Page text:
Tagged: unpaid labour

David Cameron sued by unemployed man over freedom of speech

An unemployed  man is suing Prime Minister David Cameron for £1 million in a battle over freedom of speech.

Jobseeker Harvey Stone claims he was unlawfully prosecuted for sending the government an email protesting against their treatment of the unemployed.

The father of one, of  Holten-le-Clay, Lincolnshire, says his struggle to find a job has been made infinitely harder after he sent a “protest email” to the government over George Osbourne‘s “Help to Work” scheme, and was charged with a criminal offence as a result.

Mr Stone, who is married with a 16-month old daughter, says he was charged with an offence under the Malicious Communications Act 1988, after sending the email, protesting against the Chancellor’s controversial plans to make the unemployed perform unpaid labour.

The family man, who says the Tory leader has “allowed his government to discriminate against and criminalize the unemployed“, through the much-criticised policy, claims his human right to freedom of expression has been violated.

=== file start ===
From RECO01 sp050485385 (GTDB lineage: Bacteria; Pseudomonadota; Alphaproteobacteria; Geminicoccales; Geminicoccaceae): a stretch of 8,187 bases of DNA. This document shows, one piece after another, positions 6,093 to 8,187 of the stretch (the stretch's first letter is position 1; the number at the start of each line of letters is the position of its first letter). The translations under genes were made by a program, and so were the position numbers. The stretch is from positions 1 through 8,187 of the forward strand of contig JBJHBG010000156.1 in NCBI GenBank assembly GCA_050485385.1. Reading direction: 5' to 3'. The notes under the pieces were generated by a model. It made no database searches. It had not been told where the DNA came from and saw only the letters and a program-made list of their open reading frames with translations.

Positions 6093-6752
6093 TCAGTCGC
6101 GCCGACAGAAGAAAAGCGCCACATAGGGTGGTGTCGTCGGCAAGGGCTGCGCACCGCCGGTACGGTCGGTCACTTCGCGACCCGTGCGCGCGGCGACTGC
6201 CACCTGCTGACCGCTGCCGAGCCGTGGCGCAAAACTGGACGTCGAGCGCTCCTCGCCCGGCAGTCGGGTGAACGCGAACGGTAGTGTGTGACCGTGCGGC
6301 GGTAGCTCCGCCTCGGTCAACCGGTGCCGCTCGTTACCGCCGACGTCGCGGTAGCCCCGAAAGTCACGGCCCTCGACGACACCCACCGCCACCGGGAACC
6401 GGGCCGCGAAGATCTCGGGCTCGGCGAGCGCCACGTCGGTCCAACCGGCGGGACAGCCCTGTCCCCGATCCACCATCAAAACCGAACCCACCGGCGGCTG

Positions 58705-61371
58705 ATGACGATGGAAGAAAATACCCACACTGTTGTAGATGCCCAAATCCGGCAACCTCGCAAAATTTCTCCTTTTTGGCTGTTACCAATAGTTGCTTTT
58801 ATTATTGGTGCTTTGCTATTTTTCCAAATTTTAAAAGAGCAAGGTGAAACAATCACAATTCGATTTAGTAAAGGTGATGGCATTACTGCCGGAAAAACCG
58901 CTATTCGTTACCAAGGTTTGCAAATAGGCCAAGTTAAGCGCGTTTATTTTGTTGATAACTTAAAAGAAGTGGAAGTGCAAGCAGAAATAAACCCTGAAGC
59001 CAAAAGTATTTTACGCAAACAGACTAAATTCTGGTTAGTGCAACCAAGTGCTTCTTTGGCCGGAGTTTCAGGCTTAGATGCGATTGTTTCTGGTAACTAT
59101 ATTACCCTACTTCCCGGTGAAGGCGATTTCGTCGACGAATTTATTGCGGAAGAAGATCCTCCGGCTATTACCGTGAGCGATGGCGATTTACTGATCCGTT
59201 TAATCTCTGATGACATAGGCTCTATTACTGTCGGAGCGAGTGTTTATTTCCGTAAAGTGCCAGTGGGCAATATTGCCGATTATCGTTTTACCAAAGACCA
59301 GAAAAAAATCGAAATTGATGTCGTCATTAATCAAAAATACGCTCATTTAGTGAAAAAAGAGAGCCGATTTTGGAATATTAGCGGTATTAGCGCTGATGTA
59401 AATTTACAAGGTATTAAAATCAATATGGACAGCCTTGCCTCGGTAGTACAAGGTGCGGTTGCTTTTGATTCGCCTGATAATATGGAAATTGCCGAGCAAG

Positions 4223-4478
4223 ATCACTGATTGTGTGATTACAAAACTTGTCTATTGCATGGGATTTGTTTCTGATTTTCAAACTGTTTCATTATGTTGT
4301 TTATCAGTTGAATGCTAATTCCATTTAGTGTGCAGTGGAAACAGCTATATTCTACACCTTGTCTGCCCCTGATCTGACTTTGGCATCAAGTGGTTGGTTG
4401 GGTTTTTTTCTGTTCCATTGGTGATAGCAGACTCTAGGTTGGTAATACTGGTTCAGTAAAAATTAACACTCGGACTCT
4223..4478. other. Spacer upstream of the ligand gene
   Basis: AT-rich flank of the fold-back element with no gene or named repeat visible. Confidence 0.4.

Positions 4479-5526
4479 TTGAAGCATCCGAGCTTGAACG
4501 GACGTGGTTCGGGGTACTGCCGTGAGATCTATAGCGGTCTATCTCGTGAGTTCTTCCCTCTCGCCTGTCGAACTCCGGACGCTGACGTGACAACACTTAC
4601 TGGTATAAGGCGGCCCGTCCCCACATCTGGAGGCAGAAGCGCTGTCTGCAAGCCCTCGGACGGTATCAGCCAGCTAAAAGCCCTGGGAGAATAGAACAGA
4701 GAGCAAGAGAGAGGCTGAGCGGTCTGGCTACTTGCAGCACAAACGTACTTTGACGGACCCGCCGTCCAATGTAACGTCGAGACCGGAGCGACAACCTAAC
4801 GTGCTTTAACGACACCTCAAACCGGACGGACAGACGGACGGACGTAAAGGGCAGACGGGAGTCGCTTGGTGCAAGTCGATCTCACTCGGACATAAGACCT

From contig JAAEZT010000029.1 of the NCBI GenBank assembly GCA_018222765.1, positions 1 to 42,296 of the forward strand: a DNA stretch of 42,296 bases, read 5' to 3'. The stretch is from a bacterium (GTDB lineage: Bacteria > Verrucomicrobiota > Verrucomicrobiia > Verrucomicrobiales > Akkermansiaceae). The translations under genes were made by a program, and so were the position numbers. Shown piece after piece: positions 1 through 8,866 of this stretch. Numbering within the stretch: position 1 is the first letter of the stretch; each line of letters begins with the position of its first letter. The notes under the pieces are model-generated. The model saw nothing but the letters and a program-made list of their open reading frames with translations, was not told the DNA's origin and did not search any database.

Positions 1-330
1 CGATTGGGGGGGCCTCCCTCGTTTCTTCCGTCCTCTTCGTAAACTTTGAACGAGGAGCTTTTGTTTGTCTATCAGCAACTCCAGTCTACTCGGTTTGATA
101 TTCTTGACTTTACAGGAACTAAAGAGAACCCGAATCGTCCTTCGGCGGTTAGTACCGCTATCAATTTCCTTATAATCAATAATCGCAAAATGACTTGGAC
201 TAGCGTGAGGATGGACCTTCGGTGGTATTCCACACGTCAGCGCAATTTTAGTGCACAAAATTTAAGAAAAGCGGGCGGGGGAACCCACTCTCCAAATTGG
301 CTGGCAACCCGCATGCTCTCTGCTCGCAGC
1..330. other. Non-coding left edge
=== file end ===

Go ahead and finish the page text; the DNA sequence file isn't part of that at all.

He has now launched a High Court bid for £1 million in damages, claiming his reputation and future chances of gaining employment are in tatters as a result of the furore.

In a writ lodged at London’s High Court, Mr Stone’s sets out his case, saying:

Prime Minister David Cameron has allowed his government to pursue a course of action designed to discriminate against and criminalize the unemployed, breaching the Human Rights Act 1998 Article 4, the prohibition of slavery and forced labour.

“This prompted a protest email from myself, for which I was arrested and charged under the Malicious Communications Act 1988.”

Mr Stone claimed that the arrest and charge breached his human right to free speech, and caused loss and damage to himself and his struggling family.

Everyone has the right to freedom of expression. The negligent actions of David Cameron’s government could lead to a criminal record for myself making it hard to find a job,” he said.

Mr Stone is claiming £500,000 in lost future earnings and a further £500,000 for damage to his reputation, “and the stress his government has caused to myself and my family, as I try to support my wife and my 16-month old daughter.”

Emphasizing the gulf in status between himself and the Prime Minister, Mr Stone also adds in the writ: “I have no money…I am unemployed, do not own property or anything of financial value and have to support my wife and daughter on benefits.”